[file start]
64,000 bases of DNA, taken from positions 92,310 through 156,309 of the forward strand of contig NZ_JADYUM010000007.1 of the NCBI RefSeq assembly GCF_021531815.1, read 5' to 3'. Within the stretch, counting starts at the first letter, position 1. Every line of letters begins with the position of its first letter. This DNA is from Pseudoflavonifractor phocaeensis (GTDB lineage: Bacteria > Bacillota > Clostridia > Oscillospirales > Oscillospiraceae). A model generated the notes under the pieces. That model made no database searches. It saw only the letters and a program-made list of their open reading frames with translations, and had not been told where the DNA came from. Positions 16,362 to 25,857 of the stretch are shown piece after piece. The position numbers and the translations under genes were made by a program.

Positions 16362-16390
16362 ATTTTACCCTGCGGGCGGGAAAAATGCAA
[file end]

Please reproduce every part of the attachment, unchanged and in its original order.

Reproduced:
64,000 bases of DNA, taken from positions 92,310 through 156,309 of the forward strand of contig NZ_JADYUM010000007.1 of the NCBI RefSeq assembly GCF_021531815.1, read 5' to 3'. Within the stretch, counting starts at the first letter, position 1. Every line of letters begins with the position of its first letter. This DNA is from Pseudoflavonifractor phocaeensis (GTDB lineage: Bacteria > Bacillota > Clostridia > Oscillospirales > Oscillospiraceae). A model generated the notes under the pieces. That model made no database searches. It saw only the letters and a program-made list of their open reading frames with translations, and had not been told where the DNA came from. Positions 16,362 to 25,857 of the stretch are shown piece after piece. The position numbers and the translations under genes were made by a program.

Positions 16362-16390
16362 ATTTTACCCTGCGGGCGGGAAAAATGCAA